The mechanics are a clever mix of worker placement (spaceships, area control (colonies) and resource management (fuel and ore), where each turn you roll your spaceships (represented by nice large colored dice) and you place them in various areas of the board in order to trigger their abilities (harvesting resources, stealing from other players, building colonies, gathering alien tech, etc). The overall goal is to colonize areas on the other planet, scoring victory points and gaining more abilities by dominating said areas. As I said before, it’s very easy to learn (especially since you start with a small fleet), yet very hard to master, since the last couple of turns each game tend to be rather cutthroat as you try to sabotage everyone else and advance your path to victory.

The game is drastically enriched through the existence of the alien technology cards, that alter the rules in subtle yet important ways, from changing the values of the dice you rolled to blasting opposing ships out of space. Actually, I think that the brilliance behind AF lies in these cards, since they are the ones that grant the game its replay value as they have a very strong impact on the endgame each time.

Overall, it is an excellent game, one of the very few that the first time it hit the table everybody wanted an immediate replay once it was over. Here’s to hoping that the upcoming expansion will make it even better 🙂

Go to the Black Crusade page

Black Crusade

32 out of 33 gamers thought this was helpful

Well, if you haven’t played any of the Warhammer 40k RPG lines, probably this isn’t the right place to start, since character creation is a bit more complicated and more open than Dark Heresy or Deathwatch (which should probably be your points of entrance into WH40k roleplaying anyway – depending on the style of play you’re looking for). Additionally, GMing for a mixed group of characters (normal heretics and chaos marines) can be a daunting task for a novice GM.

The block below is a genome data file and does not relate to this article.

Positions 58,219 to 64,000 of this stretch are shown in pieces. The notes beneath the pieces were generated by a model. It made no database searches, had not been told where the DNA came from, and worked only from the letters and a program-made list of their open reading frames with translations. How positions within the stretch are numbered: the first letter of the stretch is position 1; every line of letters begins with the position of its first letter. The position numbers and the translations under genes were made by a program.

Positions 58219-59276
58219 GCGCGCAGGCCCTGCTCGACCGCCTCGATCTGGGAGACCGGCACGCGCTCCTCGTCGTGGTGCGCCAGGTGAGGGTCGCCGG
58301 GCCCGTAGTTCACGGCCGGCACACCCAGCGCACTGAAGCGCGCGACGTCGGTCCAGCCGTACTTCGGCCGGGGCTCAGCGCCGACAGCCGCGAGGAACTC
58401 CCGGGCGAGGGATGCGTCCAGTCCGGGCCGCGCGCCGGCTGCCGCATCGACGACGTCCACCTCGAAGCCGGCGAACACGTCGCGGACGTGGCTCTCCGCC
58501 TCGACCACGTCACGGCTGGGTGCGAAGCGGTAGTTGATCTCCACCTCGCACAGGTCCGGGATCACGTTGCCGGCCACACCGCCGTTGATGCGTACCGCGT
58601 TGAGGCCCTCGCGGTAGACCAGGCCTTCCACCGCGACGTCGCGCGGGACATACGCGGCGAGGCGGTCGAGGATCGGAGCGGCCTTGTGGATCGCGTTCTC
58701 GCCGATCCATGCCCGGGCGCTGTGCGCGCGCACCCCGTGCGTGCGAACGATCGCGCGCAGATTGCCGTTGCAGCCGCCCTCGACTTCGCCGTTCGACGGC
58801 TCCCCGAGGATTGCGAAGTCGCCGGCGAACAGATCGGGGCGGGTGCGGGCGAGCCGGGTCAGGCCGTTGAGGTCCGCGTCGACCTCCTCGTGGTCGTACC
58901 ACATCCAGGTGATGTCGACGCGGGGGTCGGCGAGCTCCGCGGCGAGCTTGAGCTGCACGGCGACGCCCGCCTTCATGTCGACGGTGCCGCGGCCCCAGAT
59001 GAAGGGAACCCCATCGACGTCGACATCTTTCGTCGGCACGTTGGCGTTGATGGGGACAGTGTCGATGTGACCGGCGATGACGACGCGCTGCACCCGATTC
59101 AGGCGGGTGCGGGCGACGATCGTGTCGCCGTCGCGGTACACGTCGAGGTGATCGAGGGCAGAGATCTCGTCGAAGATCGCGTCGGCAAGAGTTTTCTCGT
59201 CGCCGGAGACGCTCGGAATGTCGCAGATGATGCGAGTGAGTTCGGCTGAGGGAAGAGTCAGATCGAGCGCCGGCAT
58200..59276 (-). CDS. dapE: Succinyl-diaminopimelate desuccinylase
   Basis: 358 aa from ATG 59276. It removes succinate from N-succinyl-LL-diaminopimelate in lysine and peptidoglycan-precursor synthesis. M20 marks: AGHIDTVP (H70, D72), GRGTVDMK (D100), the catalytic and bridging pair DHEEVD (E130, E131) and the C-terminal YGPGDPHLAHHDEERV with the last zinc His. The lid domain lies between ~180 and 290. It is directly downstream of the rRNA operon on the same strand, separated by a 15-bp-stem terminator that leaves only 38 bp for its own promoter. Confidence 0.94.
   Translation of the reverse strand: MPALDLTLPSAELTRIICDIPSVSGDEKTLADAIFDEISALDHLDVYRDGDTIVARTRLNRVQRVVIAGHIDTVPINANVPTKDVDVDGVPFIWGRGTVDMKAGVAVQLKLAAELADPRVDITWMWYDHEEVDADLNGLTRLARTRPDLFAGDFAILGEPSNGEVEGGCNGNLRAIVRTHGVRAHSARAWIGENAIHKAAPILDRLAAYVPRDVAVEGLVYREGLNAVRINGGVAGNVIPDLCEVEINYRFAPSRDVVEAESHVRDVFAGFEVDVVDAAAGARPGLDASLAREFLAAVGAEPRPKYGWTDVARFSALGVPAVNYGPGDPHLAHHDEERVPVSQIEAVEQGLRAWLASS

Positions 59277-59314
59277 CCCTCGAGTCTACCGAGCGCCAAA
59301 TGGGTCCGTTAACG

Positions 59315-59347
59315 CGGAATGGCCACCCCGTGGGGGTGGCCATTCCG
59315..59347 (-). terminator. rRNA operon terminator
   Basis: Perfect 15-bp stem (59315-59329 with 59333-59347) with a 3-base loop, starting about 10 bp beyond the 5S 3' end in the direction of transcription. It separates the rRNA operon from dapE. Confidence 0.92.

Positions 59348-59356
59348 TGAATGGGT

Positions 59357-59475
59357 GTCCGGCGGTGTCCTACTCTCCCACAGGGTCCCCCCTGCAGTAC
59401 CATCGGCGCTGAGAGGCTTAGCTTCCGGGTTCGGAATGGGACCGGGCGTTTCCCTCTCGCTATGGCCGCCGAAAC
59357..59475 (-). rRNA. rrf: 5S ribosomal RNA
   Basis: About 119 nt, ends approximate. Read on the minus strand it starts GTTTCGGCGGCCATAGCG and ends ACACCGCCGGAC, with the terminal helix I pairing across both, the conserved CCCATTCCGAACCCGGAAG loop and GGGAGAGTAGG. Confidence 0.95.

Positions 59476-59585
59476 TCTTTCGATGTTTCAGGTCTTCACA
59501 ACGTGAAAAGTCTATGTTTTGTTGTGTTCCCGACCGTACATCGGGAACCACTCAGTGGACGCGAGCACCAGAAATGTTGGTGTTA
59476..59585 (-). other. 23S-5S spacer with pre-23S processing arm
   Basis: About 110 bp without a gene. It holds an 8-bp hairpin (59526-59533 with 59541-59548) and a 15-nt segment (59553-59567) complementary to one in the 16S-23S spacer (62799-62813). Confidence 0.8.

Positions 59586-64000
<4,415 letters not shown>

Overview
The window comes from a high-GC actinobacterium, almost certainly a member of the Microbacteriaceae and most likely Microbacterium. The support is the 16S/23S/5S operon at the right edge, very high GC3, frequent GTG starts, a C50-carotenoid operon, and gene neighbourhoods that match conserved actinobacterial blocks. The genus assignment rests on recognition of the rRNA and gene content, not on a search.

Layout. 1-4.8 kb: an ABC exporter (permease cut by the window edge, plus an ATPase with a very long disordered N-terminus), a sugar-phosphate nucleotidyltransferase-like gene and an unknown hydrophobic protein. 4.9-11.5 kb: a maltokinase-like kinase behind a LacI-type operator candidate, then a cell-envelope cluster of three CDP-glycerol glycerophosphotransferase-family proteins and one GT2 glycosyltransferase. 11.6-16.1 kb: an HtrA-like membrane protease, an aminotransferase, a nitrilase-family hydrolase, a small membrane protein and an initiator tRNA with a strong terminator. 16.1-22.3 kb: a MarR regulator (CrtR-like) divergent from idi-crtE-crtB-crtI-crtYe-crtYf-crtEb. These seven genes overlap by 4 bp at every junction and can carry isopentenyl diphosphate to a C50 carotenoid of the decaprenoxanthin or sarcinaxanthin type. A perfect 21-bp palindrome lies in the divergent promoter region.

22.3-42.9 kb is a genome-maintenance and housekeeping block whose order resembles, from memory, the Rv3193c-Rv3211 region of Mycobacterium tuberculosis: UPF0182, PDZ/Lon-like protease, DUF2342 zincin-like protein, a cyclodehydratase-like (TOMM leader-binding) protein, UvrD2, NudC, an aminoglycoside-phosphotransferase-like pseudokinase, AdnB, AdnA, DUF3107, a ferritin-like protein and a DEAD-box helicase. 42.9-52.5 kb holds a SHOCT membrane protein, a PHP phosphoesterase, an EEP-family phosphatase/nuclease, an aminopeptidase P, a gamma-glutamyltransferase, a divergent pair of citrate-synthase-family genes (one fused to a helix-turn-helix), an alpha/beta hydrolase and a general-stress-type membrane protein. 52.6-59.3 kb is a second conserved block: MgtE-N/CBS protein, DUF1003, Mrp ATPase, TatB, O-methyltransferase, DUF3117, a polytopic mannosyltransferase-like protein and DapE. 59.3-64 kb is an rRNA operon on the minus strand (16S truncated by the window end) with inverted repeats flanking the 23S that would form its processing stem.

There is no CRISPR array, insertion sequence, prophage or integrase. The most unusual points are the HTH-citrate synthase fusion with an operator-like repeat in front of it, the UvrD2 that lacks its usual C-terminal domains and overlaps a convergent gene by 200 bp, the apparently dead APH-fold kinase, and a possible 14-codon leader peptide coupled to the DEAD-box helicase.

Further on this (undeservingly small) review, I will assume that you are familiar with the game line, the systems and the other three games. Actually, the only real question about the game that i will try to answer is the following: if my group is enjoying one of the other three 40k game lines, would it be worth it to give Black Crusade a try for a short campaign?

Well, rules wise, BC is the 4th revision of the 40k rpg system (in case you are only playing one game line, each of those actually has subtle – or in the case of Deathwatch – less subtle differences), and in my opinion these changes are good ones. A reasonably better psionic system than DH, the Infamy systems more clear cut than the Rogue Trader Wealth Mechanic and the slight combat changes make things quite exciting (reader discretion: I really don’t like Deathwatch and the absurd power level of the characters/encounters – if you like that style of play, not sure weather BC will satisfy you without future supplements), etc.

Another plus is the relative freedom in character development, since the Ruinous Powers allow characters complete freedom (at a price as always, heh) to develop as you see fit. Instead of the traditional classes and ranks, players start from an archetype that is more of a roleplaying choice rather than mechanical one, and then they are free to purchase any skill in the book, with one caveat: most skills are favored by one particular ruinous power, so getting many similar advances can attract the patron deity’s attention. And you know how fickle are the whims of Chaos 🙂

Furthermore, the native game setting, The Screaming Vortex, is everything you would expect by a Chaos Realm. After playing a few adventures with my group and discussing about the experience, we all kind of agreed that playing in a less restricted millieu than the rigid land of the Inquisition, while all the same having considerably less freedom than a Rogue Trader group has is the perfect balance for us. Not to mention the really crazy locations & encounters you can create at a land scourged by the Warp. Maybe the diversity and insanity can get tiresome after a while, but there is always plan B: get back to boring Imperial space and try to topple the rule of the False Emperor. Really mature and experienced roleplaying groups can even try troupe style play, one moment/gaming night playing the Inquisitors, the other the Heretics, in a crazy cat and mouse game 🙂